Forget a space race – Let SpaceX transport you and focus building out the frontier

Companies should forget about trying to close the massive decade plus lead that SpaceX now has with large reusable rockets.

The SpaceX Falcon Heavy is like a DC-10 aircraft and SpaceX will make it 80-90% reusable with 64 tons of payload. The SpaceX BFR will be 100% reusable and will be like a 747 with 150 tons of payload.

The Blue Origin New Glenn rocket plans to have a first stage that can be reused 100 times. It will be able to take 45 tons to low earth orbit. It is expected to make its initial test launch in 2020. It will likely take several years after that for all of the testing to be completed and for reusability to be mastered.

The New Glenn will not be beating the SpaceX Falcon Heavy and will be far less capable than the SpaceX BFR.

There is a race for the global internet satellite network. SpaceX is trying to build out a low earth orbit satellite network of thousands of satellites to provide high-speed internet.

The SpaceX system will have 4,425 satellites using Ka- and Ku-Band spectrum to provide a wide range of broadband and communications services for residential, commercial, institutional, governmental and professional users worldwide. SpaceX has proposed a separate V-Band, where it has proposed an additional constellation of 7,500 satellites operating even closer to Earth.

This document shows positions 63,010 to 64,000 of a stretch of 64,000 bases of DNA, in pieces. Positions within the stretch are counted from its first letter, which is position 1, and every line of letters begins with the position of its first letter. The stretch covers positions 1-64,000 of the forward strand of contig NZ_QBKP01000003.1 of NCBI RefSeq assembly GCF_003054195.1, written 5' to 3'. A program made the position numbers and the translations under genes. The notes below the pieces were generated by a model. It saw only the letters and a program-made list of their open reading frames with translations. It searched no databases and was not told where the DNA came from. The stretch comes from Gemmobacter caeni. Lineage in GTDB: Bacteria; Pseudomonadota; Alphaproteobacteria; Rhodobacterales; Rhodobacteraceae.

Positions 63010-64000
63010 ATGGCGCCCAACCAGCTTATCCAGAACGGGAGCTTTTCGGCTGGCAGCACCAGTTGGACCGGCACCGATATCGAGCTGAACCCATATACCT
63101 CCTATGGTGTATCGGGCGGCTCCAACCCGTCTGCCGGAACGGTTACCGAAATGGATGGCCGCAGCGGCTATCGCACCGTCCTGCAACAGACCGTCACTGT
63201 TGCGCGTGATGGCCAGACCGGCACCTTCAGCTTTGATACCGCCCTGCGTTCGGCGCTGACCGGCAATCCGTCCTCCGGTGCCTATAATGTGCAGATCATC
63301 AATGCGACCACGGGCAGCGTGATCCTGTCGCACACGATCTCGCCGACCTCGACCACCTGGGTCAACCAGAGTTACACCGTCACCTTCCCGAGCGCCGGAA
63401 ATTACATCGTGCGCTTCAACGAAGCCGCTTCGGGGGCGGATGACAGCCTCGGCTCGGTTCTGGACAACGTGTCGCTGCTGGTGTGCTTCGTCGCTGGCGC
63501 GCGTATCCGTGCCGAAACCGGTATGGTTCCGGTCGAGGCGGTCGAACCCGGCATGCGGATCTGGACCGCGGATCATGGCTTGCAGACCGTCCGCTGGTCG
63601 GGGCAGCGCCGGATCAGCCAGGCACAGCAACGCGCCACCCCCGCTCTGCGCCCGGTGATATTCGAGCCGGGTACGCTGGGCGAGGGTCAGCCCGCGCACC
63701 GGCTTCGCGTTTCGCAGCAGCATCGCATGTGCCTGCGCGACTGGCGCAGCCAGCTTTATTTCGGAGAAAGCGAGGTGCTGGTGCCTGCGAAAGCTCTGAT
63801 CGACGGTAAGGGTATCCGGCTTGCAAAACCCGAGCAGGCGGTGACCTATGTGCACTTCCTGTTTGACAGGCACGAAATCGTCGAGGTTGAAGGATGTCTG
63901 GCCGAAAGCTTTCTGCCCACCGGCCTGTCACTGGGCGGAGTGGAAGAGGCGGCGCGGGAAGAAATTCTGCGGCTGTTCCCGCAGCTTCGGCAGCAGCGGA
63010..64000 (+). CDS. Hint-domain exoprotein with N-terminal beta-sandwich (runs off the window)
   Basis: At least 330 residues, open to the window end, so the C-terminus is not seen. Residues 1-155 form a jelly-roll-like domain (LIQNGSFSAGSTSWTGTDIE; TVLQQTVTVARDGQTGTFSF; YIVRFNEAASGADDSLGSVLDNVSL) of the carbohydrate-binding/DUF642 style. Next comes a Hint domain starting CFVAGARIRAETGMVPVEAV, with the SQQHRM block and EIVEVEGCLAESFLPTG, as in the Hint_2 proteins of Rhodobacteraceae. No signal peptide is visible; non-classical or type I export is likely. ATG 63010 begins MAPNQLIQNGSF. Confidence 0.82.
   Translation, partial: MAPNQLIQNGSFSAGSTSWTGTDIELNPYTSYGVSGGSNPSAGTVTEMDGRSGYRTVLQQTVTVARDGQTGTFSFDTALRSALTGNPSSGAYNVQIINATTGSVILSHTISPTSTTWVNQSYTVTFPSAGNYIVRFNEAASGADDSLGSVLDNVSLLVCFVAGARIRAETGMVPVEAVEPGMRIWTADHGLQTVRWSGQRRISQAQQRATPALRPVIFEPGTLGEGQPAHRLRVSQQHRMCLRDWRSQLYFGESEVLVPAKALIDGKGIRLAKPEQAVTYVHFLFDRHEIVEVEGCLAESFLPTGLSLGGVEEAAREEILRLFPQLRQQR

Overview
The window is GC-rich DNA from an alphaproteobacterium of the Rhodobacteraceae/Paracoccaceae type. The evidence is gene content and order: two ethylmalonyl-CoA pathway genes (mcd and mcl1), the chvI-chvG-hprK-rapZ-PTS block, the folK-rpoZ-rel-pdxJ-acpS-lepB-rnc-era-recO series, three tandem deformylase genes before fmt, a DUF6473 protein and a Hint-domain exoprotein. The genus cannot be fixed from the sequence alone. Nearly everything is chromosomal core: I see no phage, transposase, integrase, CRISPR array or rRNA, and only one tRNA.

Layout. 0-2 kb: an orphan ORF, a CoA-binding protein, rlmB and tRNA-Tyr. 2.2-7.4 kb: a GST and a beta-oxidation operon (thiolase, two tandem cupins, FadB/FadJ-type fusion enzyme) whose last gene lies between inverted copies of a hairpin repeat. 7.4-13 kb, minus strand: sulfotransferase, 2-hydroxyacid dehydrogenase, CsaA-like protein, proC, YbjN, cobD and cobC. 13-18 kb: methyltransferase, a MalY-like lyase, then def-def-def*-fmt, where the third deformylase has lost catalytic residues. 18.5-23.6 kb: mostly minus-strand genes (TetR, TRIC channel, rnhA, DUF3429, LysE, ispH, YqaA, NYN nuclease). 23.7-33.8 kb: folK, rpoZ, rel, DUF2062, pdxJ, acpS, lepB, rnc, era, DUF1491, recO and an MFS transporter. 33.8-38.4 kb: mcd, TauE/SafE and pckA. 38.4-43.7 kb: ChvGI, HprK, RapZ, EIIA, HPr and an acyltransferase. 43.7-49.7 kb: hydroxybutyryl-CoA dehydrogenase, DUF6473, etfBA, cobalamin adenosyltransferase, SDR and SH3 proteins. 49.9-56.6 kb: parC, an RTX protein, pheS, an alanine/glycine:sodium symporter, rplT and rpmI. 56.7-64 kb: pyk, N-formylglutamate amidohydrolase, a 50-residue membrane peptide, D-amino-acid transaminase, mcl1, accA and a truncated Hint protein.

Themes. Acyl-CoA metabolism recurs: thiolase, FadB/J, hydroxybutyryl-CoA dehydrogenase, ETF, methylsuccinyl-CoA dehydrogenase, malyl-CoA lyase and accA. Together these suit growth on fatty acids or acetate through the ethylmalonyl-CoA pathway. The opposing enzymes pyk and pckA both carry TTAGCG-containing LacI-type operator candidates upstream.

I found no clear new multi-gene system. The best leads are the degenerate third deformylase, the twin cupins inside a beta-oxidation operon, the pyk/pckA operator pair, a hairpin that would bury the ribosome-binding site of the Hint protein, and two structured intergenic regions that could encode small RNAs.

SpaceX says its end-user terminals will be a small flat panel the size of a laptop. This will use phased array technologies to allow for highly directive, steered antenna beams that track the system’s low-Earth orbit satellites.

There are potential low earth orbit high-speed satellite internet competitors.

Boeing wants to launch a network of nearly 3000 satellites to 1200 kilometer altitude and use the V-band.

The OneWeb satellite constellation—formerly known as WorldVu—is a proposed constellation of approximately 882 satellites expected to provide global Internet broadband service to individual consumers as early as 2019.

Samsung has outlined a 4600-satellite constellation orbiting at 1,400 kilometers (900 mi) that could provide a zettabyte per month capacity worldwide, an equivalent of 200 gigabytes per month for 5 billion users of internet data. However, this proposal has not yet advanced to full development.

Many more needs and opportunites

By 2023-2025, SpaceX could have dozens of SpaceX BFR able to launch many times per year each and possibly every week. There are still no large payloads or systems that can be easily carried by the SpaceX BFR.

All of the space missions are building small, cheap and weak. SpaceX BFR will be five to ten times cheaper than the Spacex Falcon Heavy. Spacex Falcon Heavy is already five to tens cheaper than competing launchers now.

The space solar power arrays are currently being planned and built with a few tens of kilowatts. The new Kilopower nuclear reactor is only being made at 10 kilowatts of power and is targeting a first flight in space in 2024. Some of these power system could produce power at 5 kilowatts per kilogram. If a SpaceX BFR was filled with 150-tons of dense power generation, then it could take 750 megawatts of power generation with each launch. The supply chain and production capability is not yet built to fully load a Falcon 9 with space flight ready power generation.


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